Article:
Friday, September 11, 2009

Ramen - Japanese Comfort Food

My last post was about saimin, and this one is about ramen. Some people may think they are one in the same, but they are distinctly different. Saimin is an evolution of the many cultural influences on a dish that in part, comes from the Japanese noodle soup ramen (the word and dish which, like many things from East Asia, has ITS origins in China). But the two dishes differ in the same way that pizza from CPK is different from pizza in Chicago.

Like many, my first experience with ramen was the red, square cellophane packages with the brand name Sapporo Ichiban. I hesitated to eat it for a long time because of what the package said it was: alimentary paste. I didn't know what that was, but it sounded awful. I would later learn that FDA regulations required this description because for something to be labeled "noodles," it would have to contain a specific list of ingredients. I guess the FDA has become more culturally enlightened, because now they are described as Japanese Style Noodles.

In any case, I learned to love these noodles cooked in a broth that was chock full of salt and MSG. Again, maybe it was because it was in the small canon of dishes my dad knew how to prepare with love. Even though my dad never lived in Hawaii, he did a local spin on ramen: he usually boiled a hot dog in the broth (it drove my mother crazy out of concerns for his health). Perhaps taking her cue, I never developed a taste for the hot dog in the broth, but ramen always reminds me of my childhood, and the simpler and loving days of home life back then.

Ramen (the word itself means a type of noodles, which is the "men" part; in different cultures, the word will be spelled "min," "mein," and "myun," all meaning noodles) is usually served in a broth made from dashi (fish stock) or meat stock. The most basic style is shio, which means just salt is added. Other flavorings for the broth include shoyu or miso, and/or ingredient additions, such as wakame (seaweed) or tanuki (tempura bits).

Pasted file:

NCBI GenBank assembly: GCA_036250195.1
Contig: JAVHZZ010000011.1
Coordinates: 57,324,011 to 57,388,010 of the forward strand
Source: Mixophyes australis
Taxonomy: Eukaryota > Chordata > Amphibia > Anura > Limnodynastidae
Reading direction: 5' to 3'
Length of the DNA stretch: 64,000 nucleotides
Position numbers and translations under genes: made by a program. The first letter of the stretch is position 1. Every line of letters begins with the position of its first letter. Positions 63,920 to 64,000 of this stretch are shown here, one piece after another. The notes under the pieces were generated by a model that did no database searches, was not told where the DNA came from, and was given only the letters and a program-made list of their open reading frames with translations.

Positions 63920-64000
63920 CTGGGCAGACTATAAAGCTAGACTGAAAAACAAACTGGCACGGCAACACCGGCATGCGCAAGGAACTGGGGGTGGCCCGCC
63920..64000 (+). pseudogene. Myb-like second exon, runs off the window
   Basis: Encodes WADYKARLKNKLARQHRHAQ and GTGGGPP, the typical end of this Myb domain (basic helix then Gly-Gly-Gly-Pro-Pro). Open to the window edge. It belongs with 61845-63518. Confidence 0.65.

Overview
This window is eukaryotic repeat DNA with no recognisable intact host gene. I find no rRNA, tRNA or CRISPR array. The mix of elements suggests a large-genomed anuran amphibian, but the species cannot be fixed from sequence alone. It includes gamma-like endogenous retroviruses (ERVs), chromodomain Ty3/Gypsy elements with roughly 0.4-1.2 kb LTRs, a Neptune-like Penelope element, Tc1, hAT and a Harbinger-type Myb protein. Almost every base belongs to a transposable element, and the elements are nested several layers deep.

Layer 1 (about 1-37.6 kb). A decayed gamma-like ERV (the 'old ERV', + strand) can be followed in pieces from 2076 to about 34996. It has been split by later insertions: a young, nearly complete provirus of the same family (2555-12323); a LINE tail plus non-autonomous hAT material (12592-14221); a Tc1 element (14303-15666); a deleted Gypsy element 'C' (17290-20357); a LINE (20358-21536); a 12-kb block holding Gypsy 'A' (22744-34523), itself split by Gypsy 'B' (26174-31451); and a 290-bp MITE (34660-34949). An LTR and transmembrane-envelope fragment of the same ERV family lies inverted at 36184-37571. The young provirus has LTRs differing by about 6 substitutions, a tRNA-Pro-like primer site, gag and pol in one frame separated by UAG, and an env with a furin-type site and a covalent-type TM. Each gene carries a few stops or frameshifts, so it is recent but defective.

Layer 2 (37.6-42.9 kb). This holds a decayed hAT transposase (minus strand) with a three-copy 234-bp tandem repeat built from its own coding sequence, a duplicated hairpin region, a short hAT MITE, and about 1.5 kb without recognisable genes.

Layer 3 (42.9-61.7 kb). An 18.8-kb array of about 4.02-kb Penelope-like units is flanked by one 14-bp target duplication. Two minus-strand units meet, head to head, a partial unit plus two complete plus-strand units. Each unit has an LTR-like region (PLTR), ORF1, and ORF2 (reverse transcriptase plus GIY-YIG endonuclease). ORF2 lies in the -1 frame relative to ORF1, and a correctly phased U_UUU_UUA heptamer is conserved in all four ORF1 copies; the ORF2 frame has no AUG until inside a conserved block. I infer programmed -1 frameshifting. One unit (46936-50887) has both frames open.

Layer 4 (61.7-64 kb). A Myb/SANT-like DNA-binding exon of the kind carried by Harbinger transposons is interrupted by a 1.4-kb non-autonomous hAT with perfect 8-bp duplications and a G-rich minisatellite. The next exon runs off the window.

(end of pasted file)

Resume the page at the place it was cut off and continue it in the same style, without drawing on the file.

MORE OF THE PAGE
My wife Becky and I have long favored Ezogiku Noodle Cafe, which is a franchised ramen restaurant chain from Japan, specializing in miso ramen, using a secret recipe for the miso. It is a delicious and unpretentious bowl, with bean sprouts, a little bit of chopped pork, and kamaboko (fish cake). The restaurant has some great combination deals, which can add fried rice and gyoza, crescent shaped dumplings which in a Chinese restaurant you might call potstickers, and in a Korean restaurant you would call mandoo. Ezogiku is a great deal, especially the combinations; adding gyoza at most other ramen restaurants bumps up the price considerably.

One caveat: the franchise locations can vary in quality. I recently went to the location at University and Beretania after taking my daughters to their music classes on the University of Hawaii campus. Our server was definitely pleasant and efficient, but the cook had long hair that wasn't covered, and the restroom was cramped because of the supplies piled in there (no food, thankfully enough). A peek into the kitchen saw a couple of youth sitting in the back amongst the food and cooking utensils either playing video games or texting; they moved to a table in the restaurant when the lunch crowd died down. A counter employee returned from a break with a hotdog, which he proceeded to eat at the counter, in full view of customers (not exactly a ringing endorsement of the food). While our meal tasted fine, my daughters and I are still alive after the visit, and I didn't find any long hairs, the unprofessional atmosphere left me a bit uncomfortable, and I am unlikely to return anytime soon.

Ezogiku's Waimalu location (a couple of doors down from Shiro's Saimin Haven) is much better. The main part of the kitchen is in plain view, so you know what's happening to your food, and the staff is professional, yet local-style friendly.

Rai Rai Ramen in Kailua is actually quite good, but I don't go as much because of the rather charmless service: the staff isn't rude and the service is efficient, but it just seems like they don't seem to care whether you are there or not (kind of like another famous Kailua restaurant, but more on that in the future).

Nani-wa Ya Ramen in the food court of Ala Moana Shopping Center is okay, but the prices are rather high for a food court, and again, charmless service.